In the above derivation we have used the fact that \(\exp (-\alpha \frac{t_1-\eta }{1-\alpha })<1\). In a similar way we can prove

$$\begin{aligned} |r_2|\le ch^4. \end{aligned}$$

For \(r_{2m+1}\), we have

$$\begin{aligned}|r_{2m+1}|& =\left| \frac{M(\alpha )}{1-\alpha }\int ^{t_1}_0[u(\tau )-I_{[t_0,t_1]}u(\tau )]{'} \exp \left( -\alpha \frac{t_{2m+1}-\tau }{1-\alpha }\right) {\text{d}}\tau \right. \nonumber \\&\quad +\frac{M(\alpha )}{1-\alpha }\int ^{t_1}_0\left[ u_{1/2}-\left( \frac{3}{8}u_0+\frac{3}{4}u_1-\frac{1}{8}u_2\right) \right] \varphi _{1,0}'(\tau )\exp \left( -\alpha \frac{t_{2m+1}-\tau }{1-\alpha }\right) {\text{d}}\tau \nonumber \\&\quad \left. +\sum _{k=1}^m\frac{M(\alpha )}{1-\alpha }\int ^{t_{2k+1}}_{t_{2k-1}}[u(\tau )-I_{[t_{2k-1},t_{2k+1}]}u(\tau )]' \exp \left( -\alpha \frac{t_{2m+1}-\tau }{1-\alpha }\right) {\text{d}}\tau \right| \nonumber \\& \le \frac{M(\alpha )}{1-\alpha }\left| \int ^{t_1}_0[u(\tau )-I_{[t_0,t_1]}u(\tau )]{'} \exp \left( -\alpha \frac{t_{2m+1}-\tau }{1-\alpha }\right) {\text{d}}\tau \right| \nonumber \\&\quad +\frac{M(\alpha )}{1-\alpha }\left| \int ^{t_1}_0\left[ u_{1/2}-\left( \frac{3}{8}u_0+\frac{3}{4}u_1-\frac{1}{8}u_2\right) \right] \varphi _{1,0}'(\tau )\exp \left( -\alpha \frac{t_{2m+1}-\tau }{1-\alpha }\right) {\text{d}}\tau \right| \nonumber \\&\quad +\sum _{k=1}^m\frac{M(\alpha )}{1-\alpha }\left| \int ^{t_{2k+1}}_{t_{2k-1}}[u(\tau )-I_{[t_{2k-1},t_{2k+1}]}u(\tau )]' \exp \left( -\alpha \frac{t_{2m+1}-\tau }{1-\alpha }\right) {\text{d}}\tau \right| \nonumber \\& \le ch^4+\frac{M(\alpha )}{1-\alpha }\sum _{k=1}^m\left| \int ^{t_{2k+1}}_{t_{2k-1}} \exp \left( -\alpha \frac{t_{2m+1}-\tau }{1-\alpha }\right) {\text{d}}[u(\tau )-I_{[t_{2k-1},t_{2k+1}]}u(\tau )]\right| \nonumber \\& =ch^4+\frac{M(\alpha )}{1-\alpha }\sum _{k=1}^m\left| \frac{u^{(3)}(\xi _k(\tau ))}{6}\prod _{i=0}^{2}(\tau -t_{2k-1+i}) \exp \left( -\alpha \frac{t_{2m+1}-\tau }{1-\alpha }\right) \right| _{t_{2k-1}}^{t_{2k+1}} \nonumber \\&\quad \left. -\int ^{t_{2k+1}}_{t_{2k-1}}\frac{u^{(3)}(\xi _k(\tau ))}{6}\prod _{i=0}^{2}(\tau -t_{2k-1+i}) \frac{\alpha }{1-\alpha }\exp \left( -\alpha \frac{t_{2m+1}-\tau }{1-\alpha }\right) {\text{d}}\tau \right| \nonumber \\& \le ch^4+\frac{\alpha M(\alpha )}{(1-\alpha )^2}\sum _{k=1}^m \left| \int ^{t_{2k+1}}_{t_{2k-1}} \frac{u^{(3)}(\xi _k(\tau ))}{6}\prod _{i=0}^{2}(\tau -t_{2k-1+i}) \exp \left( -\alpha \frac{t_{2m+1}-\tau }{1-\alpha }\right) {\text{d}}\tau \right| . \end{aligned}$$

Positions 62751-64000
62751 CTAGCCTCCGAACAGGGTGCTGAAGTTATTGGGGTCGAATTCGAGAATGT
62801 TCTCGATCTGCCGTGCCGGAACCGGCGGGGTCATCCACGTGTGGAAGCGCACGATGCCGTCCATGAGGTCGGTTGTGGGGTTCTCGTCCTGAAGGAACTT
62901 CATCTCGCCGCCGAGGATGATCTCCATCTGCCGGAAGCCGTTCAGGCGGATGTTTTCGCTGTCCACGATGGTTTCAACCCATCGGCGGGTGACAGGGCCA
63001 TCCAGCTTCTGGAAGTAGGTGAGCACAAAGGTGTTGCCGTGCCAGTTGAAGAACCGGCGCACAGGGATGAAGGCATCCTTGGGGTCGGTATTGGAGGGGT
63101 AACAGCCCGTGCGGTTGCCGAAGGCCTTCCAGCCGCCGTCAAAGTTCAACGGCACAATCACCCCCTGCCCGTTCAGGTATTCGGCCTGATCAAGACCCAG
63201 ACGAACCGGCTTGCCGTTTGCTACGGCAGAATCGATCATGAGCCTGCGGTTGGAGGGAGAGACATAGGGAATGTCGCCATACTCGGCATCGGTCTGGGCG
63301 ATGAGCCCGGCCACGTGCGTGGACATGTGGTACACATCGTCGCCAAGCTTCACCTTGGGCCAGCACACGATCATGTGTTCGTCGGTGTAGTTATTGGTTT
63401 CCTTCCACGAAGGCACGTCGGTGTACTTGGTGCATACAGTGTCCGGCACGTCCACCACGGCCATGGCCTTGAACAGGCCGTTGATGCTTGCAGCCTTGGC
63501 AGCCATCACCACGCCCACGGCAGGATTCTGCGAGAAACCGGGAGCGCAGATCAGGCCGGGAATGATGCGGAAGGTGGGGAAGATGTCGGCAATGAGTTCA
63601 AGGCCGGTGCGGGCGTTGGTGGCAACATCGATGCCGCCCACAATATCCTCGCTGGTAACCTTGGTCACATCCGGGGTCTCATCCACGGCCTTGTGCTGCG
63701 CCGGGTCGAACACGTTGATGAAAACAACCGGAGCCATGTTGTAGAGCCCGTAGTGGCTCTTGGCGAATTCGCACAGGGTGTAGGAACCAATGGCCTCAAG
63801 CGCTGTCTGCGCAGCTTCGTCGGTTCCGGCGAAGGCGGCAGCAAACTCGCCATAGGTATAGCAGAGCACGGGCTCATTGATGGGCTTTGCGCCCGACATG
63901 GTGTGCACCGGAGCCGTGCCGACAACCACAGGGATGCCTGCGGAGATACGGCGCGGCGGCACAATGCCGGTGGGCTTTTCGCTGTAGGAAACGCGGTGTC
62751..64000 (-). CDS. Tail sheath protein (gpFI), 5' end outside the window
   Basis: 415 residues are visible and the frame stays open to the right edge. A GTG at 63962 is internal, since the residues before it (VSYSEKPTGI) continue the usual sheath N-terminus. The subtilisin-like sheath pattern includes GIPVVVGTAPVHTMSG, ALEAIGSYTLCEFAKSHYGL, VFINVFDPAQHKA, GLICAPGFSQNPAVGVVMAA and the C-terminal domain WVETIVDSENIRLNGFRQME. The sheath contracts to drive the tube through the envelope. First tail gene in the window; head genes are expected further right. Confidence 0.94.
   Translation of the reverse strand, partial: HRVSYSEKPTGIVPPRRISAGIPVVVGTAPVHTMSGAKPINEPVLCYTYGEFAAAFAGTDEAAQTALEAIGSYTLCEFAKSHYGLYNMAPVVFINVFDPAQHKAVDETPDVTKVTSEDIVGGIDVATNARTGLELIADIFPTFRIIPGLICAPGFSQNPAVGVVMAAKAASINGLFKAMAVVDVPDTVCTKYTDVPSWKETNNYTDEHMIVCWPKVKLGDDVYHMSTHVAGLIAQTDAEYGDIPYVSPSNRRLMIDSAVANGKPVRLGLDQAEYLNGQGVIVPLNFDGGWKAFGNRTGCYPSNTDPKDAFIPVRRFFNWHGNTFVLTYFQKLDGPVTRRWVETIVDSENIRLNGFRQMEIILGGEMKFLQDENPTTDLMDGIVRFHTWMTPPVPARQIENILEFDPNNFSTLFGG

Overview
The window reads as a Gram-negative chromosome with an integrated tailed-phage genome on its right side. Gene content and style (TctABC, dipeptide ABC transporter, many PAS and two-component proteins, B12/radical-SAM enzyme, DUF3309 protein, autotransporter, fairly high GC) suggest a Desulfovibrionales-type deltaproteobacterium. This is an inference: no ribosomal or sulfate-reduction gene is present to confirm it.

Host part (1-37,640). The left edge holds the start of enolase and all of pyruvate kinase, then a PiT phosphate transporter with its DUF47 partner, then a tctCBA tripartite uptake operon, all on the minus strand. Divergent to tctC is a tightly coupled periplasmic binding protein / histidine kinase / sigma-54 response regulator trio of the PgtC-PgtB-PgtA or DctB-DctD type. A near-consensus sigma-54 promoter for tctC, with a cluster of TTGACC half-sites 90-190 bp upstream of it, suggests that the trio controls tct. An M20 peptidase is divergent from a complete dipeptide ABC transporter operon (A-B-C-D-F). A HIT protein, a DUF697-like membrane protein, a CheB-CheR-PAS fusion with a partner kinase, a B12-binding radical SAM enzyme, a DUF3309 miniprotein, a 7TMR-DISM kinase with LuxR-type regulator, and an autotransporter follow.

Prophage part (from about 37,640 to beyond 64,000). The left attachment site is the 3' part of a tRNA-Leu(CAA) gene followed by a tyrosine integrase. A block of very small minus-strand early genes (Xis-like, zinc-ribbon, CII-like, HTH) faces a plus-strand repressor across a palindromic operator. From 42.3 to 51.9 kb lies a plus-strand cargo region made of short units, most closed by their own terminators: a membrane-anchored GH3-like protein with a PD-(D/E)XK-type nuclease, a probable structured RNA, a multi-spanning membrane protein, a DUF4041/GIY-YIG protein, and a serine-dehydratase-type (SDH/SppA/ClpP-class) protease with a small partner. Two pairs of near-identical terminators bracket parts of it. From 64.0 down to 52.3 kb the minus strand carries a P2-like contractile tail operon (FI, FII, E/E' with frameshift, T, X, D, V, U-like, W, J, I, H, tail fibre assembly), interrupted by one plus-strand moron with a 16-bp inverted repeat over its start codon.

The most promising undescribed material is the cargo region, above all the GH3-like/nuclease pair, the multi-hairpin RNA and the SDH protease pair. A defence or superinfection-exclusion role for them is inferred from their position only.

The second term in the right-hand side, which will be denoted by R hereafter, can be bounded by

$$\begin{aligned} R= & {} c_\alpha \sum _{k=1}^m\left|\int ^{t_{2k+1}}_{t_{2k-1}}\frac{u^{(3)}(\xi _k(\tau ))}{6} \prod _{i=0}^{2}(\tau -t_{2k-1+i}) \exp \left( -\alpha \frac{t_{2m+1}-\tau }{1-\alpha }\right) {\text{d}}\tau \right|\nonumber \\\le & {} c_\alpha \sum _{k=1}^m\left( \left| \int ^{t_{2k+1}}_{t_{2k-1}}\frac{u^{(3)}(\widetilde{\xi }_k)}{6}\prod _{i=0}^{2} (\tau -t_{2k-1+i}) \exp \left( -\alpha \frac{t_{2m+1}-\tau }{1-\alpha }\right) {\text{d}}\tau \right| \right. \nonumber \\&\left. +\left| \int ^{t_{2k+1}}_{t_{2k-1}}\frac{u^{(3)}(\xi _k(\tau ))-u^{(3)}(\widetilde{\xi }_k)}{6} \prod _{i=0}^{2}(\tau -t_{2k-1+i}) \exp \left( -\alpha \frac{t_{2m+1}-\tau }{1-\alpha }\right) {\text{d}}\tau \right| \right) \nonumber \\\doteq & {} R_1+R_2, \end{aligned}$$

where \(c_\alpha =\frac{\alpha M(\alpha )}{(1-\alpha )^2}\), \(\widetilde{\xi }_k=t_{2k}\), \(R_1\) can be controlled as follows: